When you look at J.J. Abrams’s work as a director—his career on television between Felicity, Alias, and Lost is a different matter—the most noticeable through line is his eagerness to simply play around in another creator’s sandbox, to repackage nostalgia without ruffling too many feathers. His entries in the Mission: Impossible and Star Trek franchises aren’t considered high marks, but they’re fun, accessible pieces of entertainment; the filmmaking equivalent of getting straight Bs on a report card. (And yes, even though Super 8 is technically Abrams’s sole directorial outing with an original conceit, it owes as much to the iconography of Steven Spielberg as Stranger Things does to John Carpenter, Stephen King, and also Spielberg.) Abrams might not be your favorite filmmaker, but he was a sensible choice to usher in a new Star Wars trilogy under the Disney corporate umbrella.
The prevailing sentiment among The Force Awakens detractors was that his film was mostly a retread of A New Hope—none other than George Lucas reportedly lamented the movie’s lack of originality. But The Force Awakens doesn’t deserve such a broad takedown. The familiarity was a feature, not a bug—a sign that this trilogy wanted to evoke the spirit of the original films instead of Lucas’s prequels concerned with midi-chlorians and the Trade Federation. Plus, Abrams threw in some wrinkles. Our new characters included a Stormtrooper with a conscience and, in the angsty Kylo Ren, a villain whose ambition to live up to Darth Vader’s iconic presence mostly registered as pathetic rather than frightening. Indeed, The Force Awakens largely played it safe; there was a new Death Star—er, sorry, Starkiller Base, and everything. But Abrams laid the foundation for its sequels to navigate new and meaningful directions in a galaxy far, far away.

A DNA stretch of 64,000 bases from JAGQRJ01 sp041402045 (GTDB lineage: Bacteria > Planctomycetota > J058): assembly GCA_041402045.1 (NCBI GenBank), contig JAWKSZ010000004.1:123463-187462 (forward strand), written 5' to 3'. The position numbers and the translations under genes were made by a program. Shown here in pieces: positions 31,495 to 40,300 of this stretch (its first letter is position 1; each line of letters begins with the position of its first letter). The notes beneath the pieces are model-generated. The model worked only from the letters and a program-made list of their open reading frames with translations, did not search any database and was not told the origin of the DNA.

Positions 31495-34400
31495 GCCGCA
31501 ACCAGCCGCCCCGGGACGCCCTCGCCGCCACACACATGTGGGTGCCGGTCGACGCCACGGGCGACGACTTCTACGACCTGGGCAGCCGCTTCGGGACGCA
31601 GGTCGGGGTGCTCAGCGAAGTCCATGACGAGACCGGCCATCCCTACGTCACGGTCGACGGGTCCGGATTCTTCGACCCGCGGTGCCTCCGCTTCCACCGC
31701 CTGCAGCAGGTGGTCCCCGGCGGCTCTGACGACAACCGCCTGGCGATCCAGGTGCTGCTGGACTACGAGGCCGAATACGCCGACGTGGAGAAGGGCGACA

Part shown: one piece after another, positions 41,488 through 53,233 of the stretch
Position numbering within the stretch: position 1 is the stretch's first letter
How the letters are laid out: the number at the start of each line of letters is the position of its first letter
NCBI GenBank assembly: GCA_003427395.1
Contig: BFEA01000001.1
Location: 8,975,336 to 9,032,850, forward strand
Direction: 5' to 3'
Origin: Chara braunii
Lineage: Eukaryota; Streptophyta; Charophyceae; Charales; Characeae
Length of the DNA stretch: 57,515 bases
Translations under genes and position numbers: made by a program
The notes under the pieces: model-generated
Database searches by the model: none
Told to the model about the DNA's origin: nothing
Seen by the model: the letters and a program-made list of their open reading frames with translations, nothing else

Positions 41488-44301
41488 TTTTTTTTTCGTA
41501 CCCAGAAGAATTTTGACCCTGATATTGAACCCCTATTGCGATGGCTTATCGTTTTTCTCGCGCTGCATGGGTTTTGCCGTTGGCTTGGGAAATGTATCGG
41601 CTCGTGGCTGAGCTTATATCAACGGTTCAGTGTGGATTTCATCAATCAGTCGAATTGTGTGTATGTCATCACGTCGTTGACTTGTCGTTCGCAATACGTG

That’s what Rian Johnson ran with in The Last Jedi, the most groundbreaking entry in the saga since The Empire Strikes Back. There are enough Last Jedi takes on the internet to feed an entire continent, so let’s just cover the basics: With Rey’s parents being nobody of import, the film established that Force-abled heroes didn’t have to come from a historic lineage; it acknowledged, in a somewhat meta way, that the only way to embrace the future is to let the past die; it reckoned with the complicated legacy of the Jedi through Luke Skywalker’s own failures and insecurities; oh, and Supreme Leader Snoke was unimportant sashimi. The vocal minority of Star Wars fans who hated The Last Jedi seemed to think Johnson’s message was anti–Star Wars; really, he was interrogating the franchise’s legacy so that something he loved wouldn’t get stuck repeating familiar beats. And when fans complain that the new trilogy is either way too similar to the original films or antithetical to the Star Wars ethos, nobody wins.